- Comprehensive “Quant” stock rating based on a range of stats
Seeking Alpha cons
- Not suitable for beginner individual investors
- Sheer volume of statistics to sift through can be too much for the uninitiated
- Most useful analytical tools are hidden behind a paywall
The Motley Fool Cost
The Motley Fool offers a wide range of premium plans at different price points:
- The Motley Fool Stock Advisor: $199/year
- The Motley Fool Rule Breakers: $299/year
- The Motley Fool Everlasting Stocks: $299/year
For those who are interested in getting all of the Motley Fool’s main investing newsletters, and looking to save a couple of bucks in the process, the Motley Fool also offers their Epic Bundle.
The Motley Fool Epic Bundle comes with all three of the investing newsletters listed above for the price of $499 a year. If you purchase all three newsletters a-la-carte, it will run you $797. That means you save close to $300 a year by getting the Bundle. With the Epic Bundle, you also get access to bonus reports and expert stock recommendations.
Seeking Alpha Cost
Seeking Alpha has two different premium plans, both with different membership pricing.
Seeking Alpha Premium will run you $29.99 a month or $239 for the year. Seeking Alpha Pro will run you $299.99 a month or $2400 a year.
Both Seeking Alpha Premium and Seeking Alpha Pro come with a 14-day free trial, allowing you to give the services a try before committing to their monthly or yearly premium.
Is The Motley Fool Legit?
Not only is the Motley Fool legit, but they also have the numbers to back it up.
Here are just some of their average return numbers compared to that of the S&P 500:
- Stock Advisor – average return of 356% compared to the 124% return from the S&P 500
- Rule Breakers – picks trump those of S&P 500 205% to 106%
Additionally, their services have hundreds of thousands of subscribers, and they are still growing. That many people would not keep signing up for and renewing their memberships every year if the team at the Motley Fool wasn’t doing something right.
Better Business Bureau Rating: B
Is Seeking Alpha Legit?
Seeking Alpha has been around for nearly 20 years and has over 20 million users. You aren’t going to find too many individual companies that have been in business for that long and have that many users unless they are doing something right, especially in this day in age.
One of the biggest selling points of Seeking Alpha is that they routinely outperform the S&P 500 as well as competitors, especially their “Strong Buy” rated stocks.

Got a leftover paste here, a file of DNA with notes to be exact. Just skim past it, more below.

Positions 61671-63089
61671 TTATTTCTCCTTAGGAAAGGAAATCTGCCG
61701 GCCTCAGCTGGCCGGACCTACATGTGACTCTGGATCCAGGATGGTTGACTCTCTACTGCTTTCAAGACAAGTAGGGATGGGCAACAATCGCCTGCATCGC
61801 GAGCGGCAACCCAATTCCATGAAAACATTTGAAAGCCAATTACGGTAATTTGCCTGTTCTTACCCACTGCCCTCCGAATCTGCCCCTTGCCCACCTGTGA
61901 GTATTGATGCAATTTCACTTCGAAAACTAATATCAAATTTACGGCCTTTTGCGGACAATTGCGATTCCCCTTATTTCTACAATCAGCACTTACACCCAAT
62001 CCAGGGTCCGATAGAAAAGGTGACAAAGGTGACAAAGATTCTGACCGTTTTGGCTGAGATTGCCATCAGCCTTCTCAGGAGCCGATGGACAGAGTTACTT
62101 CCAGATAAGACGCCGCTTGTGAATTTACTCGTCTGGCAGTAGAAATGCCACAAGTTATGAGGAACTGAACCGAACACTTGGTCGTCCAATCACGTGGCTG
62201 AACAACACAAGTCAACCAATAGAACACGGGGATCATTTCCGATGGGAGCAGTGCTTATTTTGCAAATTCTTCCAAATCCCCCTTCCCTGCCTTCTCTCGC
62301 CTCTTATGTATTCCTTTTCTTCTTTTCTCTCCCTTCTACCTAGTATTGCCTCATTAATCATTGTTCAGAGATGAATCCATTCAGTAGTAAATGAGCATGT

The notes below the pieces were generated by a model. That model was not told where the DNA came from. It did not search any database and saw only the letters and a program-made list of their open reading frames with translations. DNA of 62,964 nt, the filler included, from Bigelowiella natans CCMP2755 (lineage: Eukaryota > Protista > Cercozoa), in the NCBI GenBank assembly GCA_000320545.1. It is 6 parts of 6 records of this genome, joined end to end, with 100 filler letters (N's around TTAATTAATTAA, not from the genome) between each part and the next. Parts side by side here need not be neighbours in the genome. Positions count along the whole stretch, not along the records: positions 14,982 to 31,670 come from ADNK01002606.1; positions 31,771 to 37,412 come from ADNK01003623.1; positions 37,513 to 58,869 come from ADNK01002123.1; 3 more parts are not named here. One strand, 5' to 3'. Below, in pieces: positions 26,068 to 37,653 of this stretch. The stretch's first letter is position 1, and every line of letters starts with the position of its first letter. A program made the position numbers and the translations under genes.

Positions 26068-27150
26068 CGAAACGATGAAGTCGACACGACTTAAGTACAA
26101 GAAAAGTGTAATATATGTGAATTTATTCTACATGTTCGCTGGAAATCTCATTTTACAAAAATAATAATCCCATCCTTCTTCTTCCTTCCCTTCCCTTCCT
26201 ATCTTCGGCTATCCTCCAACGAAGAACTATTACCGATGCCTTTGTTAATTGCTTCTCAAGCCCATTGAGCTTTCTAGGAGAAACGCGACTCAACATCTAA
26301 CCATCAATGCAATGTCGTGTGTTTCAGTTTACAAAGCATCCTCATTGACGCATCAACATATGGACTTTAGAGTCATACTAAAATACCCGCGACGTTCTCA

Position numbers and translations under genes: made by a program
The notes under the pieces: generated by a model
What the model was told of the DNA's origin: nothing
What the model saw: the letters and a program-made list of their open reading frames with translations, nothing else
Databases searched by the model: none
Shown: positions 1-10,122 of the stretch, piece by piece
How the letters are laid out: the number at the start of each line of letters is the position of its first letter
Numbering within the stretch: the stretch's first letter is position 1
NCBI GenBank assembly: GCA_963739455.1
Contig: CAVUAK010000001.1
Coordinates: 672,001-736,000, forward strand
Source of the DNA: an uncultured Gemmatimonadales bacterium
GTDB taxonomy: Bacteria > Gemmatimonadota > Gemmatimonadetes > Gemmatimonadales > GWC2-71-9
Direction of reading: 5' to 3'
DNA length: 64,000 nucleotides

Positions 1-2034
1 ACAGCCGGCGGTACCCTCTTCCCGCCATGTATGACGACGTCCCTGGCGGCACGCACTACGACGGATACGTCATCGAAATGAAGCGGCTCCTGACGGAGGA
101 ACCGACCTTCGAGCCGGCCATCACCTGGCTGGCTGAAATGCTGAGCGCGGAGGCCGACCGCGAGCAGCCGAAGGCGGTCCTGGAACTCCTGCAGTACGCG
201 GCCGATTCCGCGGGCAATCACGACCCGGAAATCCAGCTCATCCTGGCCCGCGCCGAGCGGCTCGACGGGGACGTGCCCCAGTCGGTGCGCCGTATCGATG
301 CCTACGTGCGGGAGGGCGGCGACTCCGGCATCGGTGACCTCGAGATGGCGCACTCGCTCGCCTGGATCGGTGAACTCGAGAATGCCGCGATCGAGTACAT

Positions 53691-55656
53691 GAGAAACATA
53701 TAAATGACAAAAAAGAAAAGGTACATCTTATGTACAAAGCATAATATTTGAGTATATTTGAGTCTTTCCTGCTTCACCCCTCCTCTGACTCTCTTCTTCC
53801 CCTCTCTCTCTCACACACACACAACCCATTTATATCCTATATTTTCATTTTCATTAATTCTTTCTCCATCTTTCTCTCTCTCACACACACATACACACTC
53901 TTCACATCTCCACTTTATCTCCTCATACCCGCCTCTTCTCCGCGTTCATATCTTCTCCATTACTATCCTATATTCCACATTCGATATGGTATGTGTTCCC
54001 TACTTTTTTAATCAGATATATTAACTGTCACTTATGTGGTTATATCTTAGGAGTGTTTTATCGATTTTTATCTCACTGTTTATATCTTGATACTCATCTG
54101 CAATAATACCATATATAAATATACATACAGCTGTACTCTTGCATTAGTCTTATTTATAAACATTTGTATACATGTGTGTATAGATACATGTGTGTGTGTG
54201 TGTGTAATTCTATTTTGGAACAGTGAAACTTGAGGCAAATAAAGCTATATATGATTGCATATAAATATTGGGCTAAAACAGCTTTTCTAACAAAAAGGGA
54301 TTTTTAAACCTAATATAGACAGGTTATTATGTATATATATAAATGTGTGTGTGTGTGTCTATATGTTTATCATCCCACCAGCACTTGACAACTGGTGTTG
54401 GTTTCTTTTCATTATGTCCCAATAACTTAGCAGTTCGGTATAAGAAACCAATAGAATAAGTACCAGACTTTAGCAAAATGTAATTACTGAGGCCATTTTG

Additionally, in order to ensure that their users are only getting the most accurate information, Seeking Alpha only accepts content articles from credible authors. They also fully vet all content that is submitted to them before posting it on their website and require all authors to disclose any sort of potential conflict of interest upfront.
What Are People Saying?
If you are still wondering if Seeking Alpha and the Motley Fool are legit, or right for you, don’t just take our word for it. Below are some reviews from users and subscribers of both platforms from Trustpilot.
4.2 Star Rating
The Motley Fool
3.6 Star Rating
The Motley Fool vs. Seeking Alpha: The Verdict
Both Seeking Alpha and the Motley Fool offer reliable stock-picking services to different types of investors. Both firms offer plenty of market research and stock tip columns, but their demographics differ slightly. The Motley Fool offers plans for subscribers who are new but enthusiastic about stock screeners and market research.
They still offer a wide variety of programs for experienced investors, but the Motley Fool’s philosophy always revolves around long-term investing even though the company will send daily newsletters to those hungry to get a sense of the market.
Seeking Alpha will not be of use to beginning investors as it centers around providing more complex analytics to experienced investors and professional investors. Its crowd-sourcing approach makes it great for individuals who would like a mix of opinions and investment strategies between both amateur and advanced investors.
This can be a gift or a curse depending on the individual’s preferences, but it is a dynamic not often seen in market advisory services. Regardless of your conclusion in the debate between the Motley Fool vs Seeking Alpha, you can start your investment ambitions right here!
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- Motley Fool Million Acres Review
- Motley Fool Rule Your Retirement Review
- Motley Fool Rule Breakers Review